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How to replace your water purifiers

The following article originally appeared on Bloomberg: This week’s solar storms will likely bring a mix of high-tech technology and heavy rain.

But what happens if the rain is so intense it wipes out all of your solar panels?

It’s the sort of thing that the tech industry has been looking at.

The National Solar Technology Center, a nonprofit research group, is developing a plan to protect the nation’s power grid from the worst solar storms.

A group of companies and researchers is developing the next generation of solar panel technologies.

It’s called the Next Generation Photovoltaic (NGPV) portfolio, and the goal is to improve the efficiency of the solar panels by reducing the amount of energy they consume.

The NGPV portfolio is currently in the early stages of testing.

But it’s already making waves, with companies like Tesla, Tesla Energy and the New York Power Authority (NYPWA) launching projects in California and other places in response to the storms.

Solar panel manufacturers are working on ways to reduce the amount solar panels are used in, and in some cases eliminating them entirely.

“There’s a lot of innovation going on around reducing energy consumption,” says Bill Prentice, an engineer with Tesla, who has helped develop a prototype for a new panel called SolarEdge.

Prentice says the new generation of panels, called “advanced PV,” uses a material called a polysilicon, which is lightweight and strong.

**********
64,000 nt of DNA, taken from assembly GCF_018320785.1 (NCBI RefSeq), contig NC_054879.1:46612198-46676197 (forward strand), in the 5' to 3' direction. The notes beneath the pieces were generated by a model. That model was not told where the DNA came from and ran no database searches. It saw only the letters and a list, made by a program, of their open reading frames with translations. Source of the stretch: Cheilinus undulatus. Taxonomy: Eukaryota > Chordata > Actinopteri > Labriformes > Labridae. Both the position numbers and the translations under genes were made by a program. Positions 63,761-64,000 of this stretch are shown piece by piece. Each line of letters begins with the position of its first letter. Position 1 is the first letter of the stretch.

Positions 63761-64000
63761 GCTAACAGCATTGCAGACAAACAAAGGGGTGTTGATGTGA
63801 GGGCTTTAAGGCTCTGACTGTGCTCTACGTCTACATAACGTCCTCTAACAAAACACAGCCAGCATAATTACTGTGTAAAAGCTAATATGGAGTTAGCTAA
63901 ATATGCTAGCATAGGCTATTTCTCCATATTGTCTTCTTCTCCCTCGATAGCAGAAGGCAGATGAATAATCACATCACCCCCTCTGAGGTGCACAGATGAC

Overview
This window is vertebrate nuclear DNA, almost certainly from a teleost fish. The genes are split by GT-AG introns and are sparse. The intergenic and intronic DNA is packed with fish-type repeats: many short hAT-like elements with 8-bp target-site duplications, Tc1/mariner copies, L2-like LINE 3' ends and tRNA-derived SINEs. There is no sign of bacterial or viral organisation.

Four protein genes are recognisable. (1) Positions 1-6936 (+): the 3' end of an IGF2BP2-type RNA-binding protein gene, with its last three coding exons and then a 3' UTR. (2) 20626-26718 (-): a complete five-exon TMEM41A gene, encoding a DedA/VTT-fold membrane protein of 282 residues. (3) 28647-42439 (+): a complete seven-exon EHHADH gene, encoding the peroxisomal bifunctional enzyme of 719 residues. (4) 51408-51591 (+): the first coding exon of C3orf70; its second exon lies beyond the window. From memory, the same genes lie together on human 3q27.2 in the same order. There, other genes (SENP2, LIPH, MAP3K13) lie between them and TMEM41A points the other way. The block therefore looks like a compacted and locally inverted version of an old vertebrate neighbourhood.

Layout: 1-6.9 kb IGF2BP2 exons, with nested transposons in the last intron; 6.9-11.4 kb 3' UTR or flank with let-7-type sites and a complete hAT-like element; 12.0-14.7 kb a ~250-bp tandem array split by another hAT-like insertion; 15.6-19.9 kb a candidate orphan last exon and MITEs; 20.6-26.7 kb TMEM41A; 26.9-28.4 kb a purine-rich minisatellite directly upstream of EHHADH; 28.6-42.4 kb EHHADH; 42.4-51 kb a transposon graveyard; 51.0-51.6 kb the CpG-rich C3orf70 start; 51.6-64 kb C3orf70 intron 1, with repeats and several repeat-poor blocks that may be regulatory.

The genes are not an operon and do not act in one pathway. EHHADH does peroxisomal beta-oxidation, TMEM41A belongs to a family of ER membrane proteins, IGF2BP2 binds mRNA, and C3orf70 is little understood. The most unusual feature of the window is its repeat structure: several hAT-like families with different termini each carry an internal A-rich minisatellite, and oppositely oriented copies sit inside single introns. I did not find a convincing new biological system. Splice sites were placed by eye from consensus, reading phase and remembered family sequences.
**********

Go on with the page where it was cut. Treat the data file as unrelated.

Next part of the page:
But they also need to be able to withstand high temperatures and vibrations.

Tesla is working on a prototype that’s made from aluminum and uses a titanium alloy that is more resistant to heat and vibration.

The company has a partnership with a company called Triton that’s developing a silicon-based panel, called SolarPower.

Prentice is also working on the company’s first panel that uses lithium-ion batteries that can store more energy per unit of volume.

SolarEdge and Tesla Energy have developed panels using nickel-cadmium-alloy and lithium-air batteries.

If these technologies can be scaled up to mass production, the solar industry could potentially become significantly cheaper.

In a typical year, about $20 billion worth of solar panels goes into the grid, according to the Solar Energy Industries Association.

That number is expected to grow as the solar energy market expands.

Solar panels make up about 25 percent of the U.S. electricity supply, but only about 4 percent of energy use.

By 2050, solar power will account for about 13 percent of U.s. power generation, according the Solar Electric Power Association.

To address those problems, researchers are looking at ways to create systems that reduce the use of solar energy.

Some companies are looking to replace their solar panels with “smart” panels that can detect what energy is coming and store energy, or “smart grids” that can coordinate power use to ensure that all the energy comes from renewable sources, including wind and solar.

Companies are also looking at using materials like nickel and titanium to make new solar panels.

A company called Rivet is developing an all-new solar panel that could use aluminum and titanium instead of nickel and lead.

This could make it more resistant, and cheaper, to solar storms and solar panels in the future.